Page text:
For the first time in US history, ethnic minority students make up a combined majority in the US public school system.
Despite non-Hispanic white students being the largest racial group in schools at 49.8% of all students, minorities as a whole outnumber that group, according to the National Center for Education Statistics.
Hispanic children make up about 25% of minority students. Black students account for 15%, and another 5% are Asian or Pacific Islanders.
Education Secretary Arne Duncan called the changing population a seminal moment in education. “We can’t talk about other people’s children. These are our children,” he said.
While the change will bring about many reforms within the school walls, from an increase in the number of English language classes to different menu items, it can also bring up issues of culture within society, which oftentimes are left to the schools to answer.
Many times, these issues lead to racial and ethnic tensions within the community.
Last month, an agreement was reached between Jefferson Parish public school administrators in Louisiana and the federal government, ending an investigation into discrimination within the school towards English-language learners.
Earlier this year, police were called to the scene when a fight between Hispanic and black students broke out at lunch in a suburban Chicago school.
In the case of the Kennett Consolidated School District in Pennsylvania, the tension is not so clearly labeled, but it can be seen by the number of parents who choose to send their children to a private school rather than attend a school where Hispanics make up 40% of the student body.
The minority numbers are expected to rise within schools all over the nation. In Texas, it is expected that the Hispanic students will make up two-thirds of the state’s student body by 2050.
The US population is also reflecting this move toward greater minority numbers. It is currently estimated that at least 1 in 5 children speak a language other than English at home. According to the Census Bureau, it is expected that minorities will be the majority in the US as of 2043. They attribute this change to higher Hispanic birth rates.
Despite this, schools are becoming increasingly segregated.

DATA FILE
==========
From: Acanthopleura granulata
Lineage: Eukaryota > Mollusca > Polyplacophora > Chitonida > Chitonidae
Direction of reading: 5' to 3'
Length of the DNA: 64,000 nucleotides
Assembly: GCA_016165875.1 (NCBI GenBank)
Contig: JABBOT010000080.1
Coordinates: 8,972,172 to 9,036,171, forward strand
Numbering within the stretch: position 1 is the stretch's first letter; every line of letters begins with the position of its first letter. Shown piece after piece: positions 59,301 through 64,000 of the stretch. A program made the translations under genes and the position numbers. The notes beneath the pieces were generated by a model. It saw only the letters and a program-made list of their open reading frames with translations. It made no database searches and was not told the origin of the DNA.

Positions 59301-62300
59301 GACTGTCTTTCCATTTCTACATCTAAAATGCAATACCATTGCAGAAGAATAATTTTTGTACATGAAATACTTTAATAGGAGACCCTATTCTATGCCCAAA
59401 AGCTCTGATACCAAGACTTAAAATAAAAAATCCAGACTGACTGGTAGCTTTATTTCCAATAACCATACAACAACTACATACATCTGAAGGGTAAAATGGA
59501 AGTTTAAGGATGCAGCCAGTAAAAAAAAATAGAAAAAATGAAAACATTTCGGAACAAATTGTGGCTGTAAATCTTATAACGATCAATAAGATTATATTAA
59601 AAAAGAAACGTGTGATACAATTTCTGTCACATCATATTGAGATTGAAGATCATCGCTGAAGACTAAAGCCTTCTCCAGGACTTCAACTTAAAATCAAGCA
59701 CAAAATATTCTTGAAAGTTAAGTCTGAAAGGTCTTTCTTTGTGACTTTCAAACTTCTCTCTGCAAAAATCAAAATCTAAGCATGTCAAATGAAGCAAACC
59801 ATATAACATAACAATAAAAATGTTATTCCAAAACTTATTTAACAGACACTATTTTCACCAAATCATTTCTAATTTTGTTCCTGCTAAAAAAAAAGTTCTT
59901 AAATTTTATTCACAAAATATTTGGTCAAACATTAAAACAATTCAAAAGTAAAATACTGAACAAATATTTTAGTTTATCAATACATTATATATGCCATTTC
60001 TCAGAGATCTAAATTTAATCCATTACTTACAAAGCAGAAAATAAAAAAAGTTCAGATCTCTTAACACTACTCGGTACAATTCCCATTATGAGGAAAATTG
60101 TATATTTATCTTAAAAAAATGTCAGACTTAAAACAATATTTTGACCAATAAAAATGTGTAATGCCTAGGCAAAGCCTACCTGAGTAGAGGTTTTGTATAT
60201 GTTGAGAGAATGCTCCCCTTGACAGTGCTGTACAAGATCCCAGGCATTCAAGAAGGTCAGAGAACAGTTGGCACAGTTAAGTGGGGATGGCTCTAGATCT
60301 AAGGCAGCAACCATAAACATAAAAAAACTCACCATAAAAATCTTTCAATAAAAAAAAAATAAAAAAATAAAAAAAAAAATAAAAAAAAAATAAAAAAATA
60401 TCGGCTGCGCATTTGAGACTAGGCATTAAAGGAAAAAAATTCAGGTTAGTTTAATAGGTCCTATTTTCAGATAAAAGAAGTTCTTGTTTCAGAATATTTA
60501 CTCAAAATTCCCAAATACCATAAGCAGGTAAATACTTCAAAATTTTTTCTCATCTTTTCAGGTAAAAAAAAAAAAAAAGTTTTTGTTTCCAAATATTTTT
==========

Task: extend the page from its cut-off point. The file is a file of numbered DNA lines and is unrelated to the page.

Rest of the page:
The average minority student will enter kindergarten at an academic disadvantage to their Asian and white peers. More often, this group will attend failing schools and harsher discipline. By high school the group on average shows lower test scores and a decreasing graduation rate.
Duncan said the disparities are unacceptable, and the country needs to make sure all students “have an opportunity to have a world class education, to do extraordinarily well.”
With about 25% of the Hispanic population living below the poverty line, it is becoming clear that schools need to do more than build a stronger curriculum to help these students succeed. Parents need to feel comfortable inside the school setting too.
“I think one thing that’s critical is that schools and PTAs and everyone just need to understand that with changing demographics, you can’t do things the way you’ve done them before,” president of the Ohio PTA Lisa Mack said. “That you have to be creative in reaching out and making them feel welcomed and valued and supported in the school system.”
There is also a clear need for more diversity among teachers, who could better understand student needs, reports Susmita Baral for The Latin Times. According to a study from the National Education Association, 82% of the 3.3 million US teachers are white.
“Whatever the root cause of the lack of diversity among the teacher workforce, one thing is clear: States and districts have not done enough to address the issue,” said Ulrich Boser, the author of the report.